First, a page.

I wholeheartedly agree with Jeff Jarvis: the lecture method of teaching is inadequate and outmoded, because we’re all learning faster these days than the knowledge we’re able to acquire online can be distilled into 45-minute sessions delivered in a lecture hall. Students and workshop participants often feel shortchanged when their individual, unarticulated concerns are not addressed. The traditional lecture doesn’t allow for enough interaction, or for learning to be transmitted in both directions, and 45 minutes isn’t enough time to do more than scratch the surface. It’s probably not even enough time to inspire a handful of people to go forth and examine the suggestions offered or decide to read more on the topic. After all, some of us return to a place of worship every week of our lives to be reminded, in an inspirational and spiritual way, of how to proceed in life. I’m not about to speculate on whether those persistent lectures are effective.
In this talk, Jarvis says, “We must stop looking at education as a product—in which we turn out every student giving the same answer—to a process, in which every student looks for new answers. Life is a beta.”
Around the same time that Jarvis posted the text of what he calls his “This Is Bullshit” lecture, followed by this video, I noticed a Facebook advertisement—you know, those obnoxious little banner ads—for new online video courses offered by Robert McKee, the workshop instructor so well known for his screenwriting classes that he was a significant character, played by the actor Brian Cox, in the movie Adaptation. Very surprised, I clicked through.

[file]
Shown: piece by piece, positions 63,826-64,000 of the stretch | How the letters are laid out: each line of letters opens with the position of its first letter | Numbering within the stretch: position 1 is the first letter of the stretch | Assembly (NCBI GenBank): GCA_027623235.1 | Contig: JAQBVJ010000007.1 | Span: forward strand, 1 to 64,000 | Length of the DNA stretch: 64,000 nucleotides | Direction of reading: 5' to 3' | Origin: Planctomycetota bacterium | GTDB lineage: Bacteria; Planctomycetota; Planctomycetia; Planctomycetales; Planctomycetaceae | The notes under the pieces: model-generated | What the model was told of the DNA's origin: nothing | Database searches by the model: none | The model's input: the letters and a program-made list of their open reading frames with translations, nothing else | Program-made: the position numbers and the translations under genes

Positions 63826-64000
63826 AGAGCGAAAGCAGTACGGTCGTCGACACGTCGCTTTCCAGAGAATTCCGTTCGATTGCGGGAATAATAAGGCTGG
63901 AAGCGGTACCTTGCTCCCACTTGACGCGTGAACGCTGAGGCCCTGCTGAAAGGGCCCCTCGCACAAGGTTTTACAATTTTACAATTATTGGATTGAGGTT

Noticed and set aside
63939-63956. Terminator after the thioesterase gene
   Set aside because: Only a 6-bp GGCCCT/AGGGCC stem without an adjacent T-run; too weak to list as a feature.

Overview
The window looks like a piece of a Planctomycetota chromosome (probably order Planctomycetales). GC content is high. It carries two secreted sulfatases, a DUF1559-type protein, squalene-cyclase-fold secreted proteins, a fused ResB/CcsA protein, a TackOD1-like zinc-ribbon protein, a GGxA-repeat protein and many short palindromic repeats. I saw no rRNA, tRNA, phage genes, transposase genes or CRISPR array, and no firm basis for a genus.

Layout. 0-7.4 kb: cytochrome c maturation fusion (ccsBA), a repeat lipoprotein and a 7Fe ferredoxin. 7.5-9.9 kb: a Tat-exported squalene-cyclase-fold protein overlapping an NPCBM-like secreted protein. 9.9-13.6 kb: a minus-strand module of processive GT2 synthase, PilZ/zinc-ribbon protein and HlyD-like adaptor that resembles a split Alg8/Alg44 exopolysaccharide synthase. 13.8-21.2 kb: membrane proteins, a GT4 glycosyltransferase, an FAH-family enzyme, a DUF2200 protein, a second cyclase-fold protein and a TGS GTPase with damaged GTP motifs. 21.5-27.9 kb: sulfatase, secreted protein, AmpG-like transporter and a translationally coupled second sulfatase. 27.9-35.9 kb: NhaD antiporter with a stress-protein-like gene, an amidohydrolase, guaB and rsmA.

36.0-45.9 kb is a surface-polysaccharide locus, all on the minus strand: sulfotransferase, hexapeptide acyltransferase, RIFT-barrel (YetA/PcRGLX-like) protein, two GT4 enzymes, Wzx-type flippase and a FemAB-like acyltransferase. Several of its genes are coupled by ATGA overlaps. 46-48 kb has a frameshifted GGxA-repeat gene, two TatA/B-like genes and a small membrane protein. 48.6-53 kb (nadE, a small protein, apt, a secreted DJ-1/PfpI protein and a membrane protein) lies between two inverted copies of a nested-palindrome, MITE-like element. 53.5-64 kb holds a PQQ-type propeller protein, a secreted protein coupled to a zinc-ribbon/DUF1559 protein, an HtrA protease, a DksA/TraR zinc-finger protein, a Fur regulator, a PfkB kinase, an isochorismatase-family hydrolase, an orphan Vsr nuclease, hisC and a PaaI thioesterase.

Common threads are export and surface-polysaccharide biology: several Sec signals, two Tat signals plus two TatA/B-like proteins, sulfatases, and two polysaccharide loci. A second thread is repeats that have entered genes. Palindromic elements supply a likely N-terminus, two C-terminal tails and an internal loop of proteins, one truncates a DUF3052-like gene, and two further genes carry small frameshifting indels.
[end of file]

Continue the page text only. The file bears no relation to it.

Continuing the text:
McKee certainly isn’t the first to venture online to deliver lectures (the New York Times covered the trend in the academic sector this weekend), and he won’t be the last. He is, however, the instructor whose adaptation to online course delivery strikes me as a tipping point (now that we no longer say turning point).
What effect will excellent indie instructors have on academia, and how soon? That’s the question. (That, and where are Edward Tufte‘s online workshops?)
Today, for me, marks three years of blogging. Three years, and I’m still learning how to do it. Three years, and change all around me has done nothing but accelerate. We all face only two viable choices in our professional lives:
- Move forward into the unknown with the explorers and innovators
- Find a gig that involves historical reenactments or preservation